immunity in his opposition to the motion to dismiss, although
he argues that the foreclosure process violated the Seventh
Amendment. (See ECF No. 9 ¶ 5) . As
Plaintiff's claim challenges the underlying foreclosure
proceedings and the laws and procedures governing those
proceedings, it is clearly premised on the fact that
Defendant executed a court-ordered writ of possession.
immunity bars Plaintiff's suit against Defendant. As
Judge Blake has noted:
Absolute quasi-judicial immunity extends to non-judicial
officers "performing tasks so integral or intertwined
with the judicial process that those persons are considered
an arm of the judicial officer who is immune." Bush
v. Rauch, 38 F.3d 842, 847 (6th Cir. 1994) .
The basis for affording non-judicial officials absolute
immunity is to avoid the "danger that disappointed
litigants, blocked by the doctrine of absolute immunity from
suing the judge directly [would] vent their wrath on clerks,
court reporters, and other judicial adjuncts."
Sindram v. Suda, 986 F.2d 1459, 1461 (D.C. Cir.
1993) (alteration in original) (quoting Dellenbach v.
Letsinger, 889 F.2d 755, 763 (7th Cir.
1989)). Courts have therefore extended absolute immunity to
protect, among others, clerks of court, law enforcement
officers, and others who enforce court orders. See, e.g.,
Foster v. Walsh, 864 F.2d 416, 417-18
(6th Cir. 1988) (holding the clerk of court to be
absolutely immune for issuing an erroneous warrant pursuant
to the court's order); Henry v. Farmer City State
Bank, 808 F.2d 1228, 1238-39 (7th Cir. 1986)
("[Police officers, sheriffs, and other court officers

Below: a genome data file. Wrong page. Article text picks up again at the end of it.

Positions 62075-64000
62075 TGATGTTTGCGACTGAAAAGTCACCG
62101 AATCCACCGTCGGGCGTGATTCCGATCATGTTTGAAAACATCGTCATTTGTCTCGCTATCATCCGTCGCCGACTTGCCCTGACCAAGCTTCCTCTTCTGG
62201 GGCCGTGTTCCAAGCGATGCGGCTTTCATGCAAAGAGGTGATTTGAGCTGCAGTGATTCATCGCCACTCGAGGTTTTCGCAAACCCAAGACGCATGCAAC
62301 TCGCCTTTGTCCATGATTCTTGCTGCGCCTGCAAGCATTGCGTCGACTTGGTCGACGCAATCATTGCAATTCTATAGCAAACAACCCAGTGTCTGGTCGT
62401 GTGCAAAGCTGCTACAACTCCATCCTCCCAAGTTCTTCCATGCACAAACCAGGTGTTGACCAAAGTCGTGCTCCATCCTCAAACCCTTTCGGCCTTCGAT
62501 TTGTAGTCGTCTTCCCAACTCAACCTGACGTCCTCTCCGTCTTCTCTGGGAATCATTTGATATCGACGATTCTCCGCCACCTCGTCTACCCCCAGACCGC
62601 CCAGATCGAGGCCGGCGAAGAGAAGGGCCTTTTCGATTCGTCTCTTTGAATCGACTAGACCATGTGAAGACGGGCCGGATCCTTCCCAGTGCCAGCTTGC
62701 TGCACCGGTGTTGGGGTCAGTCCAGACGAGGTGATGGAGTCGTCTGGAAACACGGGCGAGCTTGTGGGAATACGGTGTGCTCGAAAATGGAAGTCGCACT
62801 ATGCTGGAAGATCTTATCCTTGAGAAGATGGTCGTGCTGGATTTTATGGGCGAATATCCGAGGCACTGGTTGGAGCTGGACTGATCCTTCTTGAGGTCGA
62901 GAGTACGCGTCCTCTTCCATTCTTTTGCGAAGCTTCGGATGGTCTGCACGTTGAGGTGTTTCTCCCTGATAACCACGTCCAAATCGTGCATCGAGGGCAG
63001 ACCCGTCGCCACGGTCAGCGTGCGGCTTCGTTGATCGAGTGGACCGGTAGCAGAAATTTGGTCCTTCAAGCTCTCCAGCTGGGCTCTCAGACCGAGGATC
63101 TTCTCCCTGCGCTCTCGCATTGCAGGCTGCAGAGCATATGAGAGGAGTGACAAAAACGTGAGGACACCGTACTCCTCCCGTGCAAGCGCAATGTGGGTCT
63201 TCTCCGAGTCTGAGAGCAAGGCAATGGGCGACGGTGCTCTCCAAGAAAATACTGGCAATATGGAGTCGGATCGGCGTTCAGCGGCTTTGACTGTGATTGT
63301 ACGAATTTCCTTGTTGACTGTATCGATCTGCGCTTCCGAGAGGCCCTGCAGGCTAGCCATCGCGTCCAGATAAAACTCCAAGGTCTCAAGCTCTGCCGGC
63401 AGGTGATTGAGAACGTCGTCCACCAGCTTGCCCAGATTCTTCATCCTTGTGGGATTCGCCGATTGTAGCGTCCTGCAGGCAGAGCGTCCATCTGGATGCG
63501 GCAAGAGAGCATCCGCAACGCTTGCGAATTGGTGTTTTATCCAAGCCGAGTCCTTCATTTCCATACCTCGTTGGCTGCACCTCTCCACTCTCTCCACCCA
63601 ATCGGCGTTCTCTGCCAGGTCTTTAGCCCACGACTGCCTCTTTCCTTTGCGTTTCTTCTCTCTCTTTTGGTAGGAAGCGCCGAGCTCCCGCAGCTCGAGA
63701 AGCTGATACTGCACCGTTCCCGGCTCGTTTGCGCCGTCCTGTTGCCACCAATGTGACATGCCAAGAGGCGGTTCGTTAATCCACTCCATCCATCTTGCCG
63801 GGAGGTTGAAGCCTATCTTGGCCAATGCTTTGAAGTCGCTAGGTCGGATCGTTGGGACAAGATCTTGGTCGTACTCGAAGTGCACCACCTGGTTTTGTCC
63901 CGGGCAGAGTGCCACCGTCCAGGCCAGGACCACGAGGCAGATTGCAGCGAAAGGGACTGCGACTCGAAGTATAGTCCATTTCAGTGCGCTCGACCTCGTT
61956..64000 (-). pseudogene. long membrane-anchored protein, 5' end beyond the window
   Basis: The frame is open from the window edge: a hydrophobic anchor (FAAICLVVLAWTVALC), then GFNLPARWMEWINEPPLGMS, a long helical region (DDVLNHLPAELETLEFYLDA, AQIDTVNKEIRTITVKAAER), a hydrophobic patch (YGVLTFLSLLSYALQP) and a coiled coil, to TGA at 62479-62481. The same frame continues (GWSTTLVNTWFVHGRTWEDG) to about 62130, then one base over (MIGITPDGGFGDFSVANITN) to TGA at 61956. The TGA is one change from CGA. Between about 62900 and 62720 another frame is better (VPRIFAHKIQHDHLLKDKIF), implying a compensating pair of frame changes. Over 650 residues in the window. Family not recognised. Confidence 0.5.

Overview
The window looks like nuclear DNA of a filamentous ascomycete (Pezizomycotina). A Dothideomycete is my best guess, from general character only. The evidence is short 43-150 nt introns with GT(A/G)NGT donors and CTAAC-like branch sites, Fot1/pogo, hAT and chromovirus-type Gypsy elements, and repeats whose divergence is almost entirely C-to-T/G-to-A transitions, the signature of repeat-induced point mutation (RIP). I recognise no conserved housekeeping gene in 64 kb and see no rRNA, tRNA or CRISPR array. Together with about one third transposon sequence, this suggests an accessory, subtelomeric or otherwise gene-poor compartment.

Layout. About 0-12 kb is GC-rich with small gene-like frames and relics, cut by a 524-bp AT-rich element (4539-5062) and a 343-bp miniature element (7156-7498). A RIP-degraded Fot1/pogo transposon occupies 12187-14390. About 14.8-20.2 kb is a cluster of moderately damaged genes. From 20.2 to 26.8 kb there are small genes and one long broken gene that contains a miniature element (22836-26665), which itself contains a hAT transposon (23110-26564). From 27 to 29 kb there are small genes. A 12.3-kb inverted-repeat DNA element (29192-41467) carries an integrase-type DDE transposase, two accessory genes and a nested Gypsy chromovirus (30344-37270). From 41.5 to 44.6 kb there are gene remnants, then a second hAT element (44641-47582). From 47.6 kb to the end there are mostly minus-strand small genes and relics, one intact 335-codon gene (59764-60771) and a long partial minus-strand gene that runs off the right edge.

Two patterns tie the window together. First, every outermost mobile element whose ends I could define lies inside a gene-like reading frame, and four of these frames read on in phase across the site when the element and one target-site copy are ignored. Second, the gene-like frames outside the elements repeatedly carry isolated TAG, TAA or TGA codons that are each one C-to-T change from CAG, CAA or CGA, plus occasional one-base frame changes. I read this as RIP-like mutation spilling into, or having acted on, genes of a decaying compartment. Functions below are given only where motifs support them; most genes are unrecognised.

who act in reliance on a facially valid court order are
entitled to quasi-judicial immunity from suit.").
Kendrick v. Cavanaugh, No. CCB-10-2207, 2011 WL
2837910, at *4 (D.Md. July 14, 2011); see also Horowitz
v. Mason, No. DKC-15-3478, 2016 WL 1536321, at *5 (D.Md.
Apr. 15, 2016) . Here, Plaintiff alleges that Defendant took
action pursuant to the Circuit Court's order. Defendant
was acting as an arm of the court in executing the writ of
possession and is therefore immune from suit. Accordingly,
Plaintiff's claim against Defendant will be dismissed.
Plaintiff's Motion for Default Judgment
amended complaint, Plaintiff stated that Defendant was
"required to answer this complaint within 30 days after
service." (ECF No. 3, at 3). On August 29, he filed the
pending motion for default judgment, arguing that Plaintiff
had failed to answer the complaint within 30 days and
requesting the court grant a default judgment in the amount
of $11.5 million. (ECF No. 17) . The Federal Rules of Civil
Procedure govern this action, and Plaintiff's pleading
did not alter those procedures. Defendant responded to
Plaintiff's complaint by timely filing a motion to
dismiss pursuant to Rule 12(b) (6), which tolls the time
period for serving an answer until the court denies the
motion, postpones its disposition until trial, or grants a
motion for a more definite statement. Fed.R.Civ.P. 12(a) (4)
. Accordingly, Plaintiff's motion for default judgment
will be denied.
foregoing reasons, the motion to dismiss filed by Defendant
Melvin C. High will be granted, and the motion for default
judgment filed by Plaintiff Slyvester 0. ...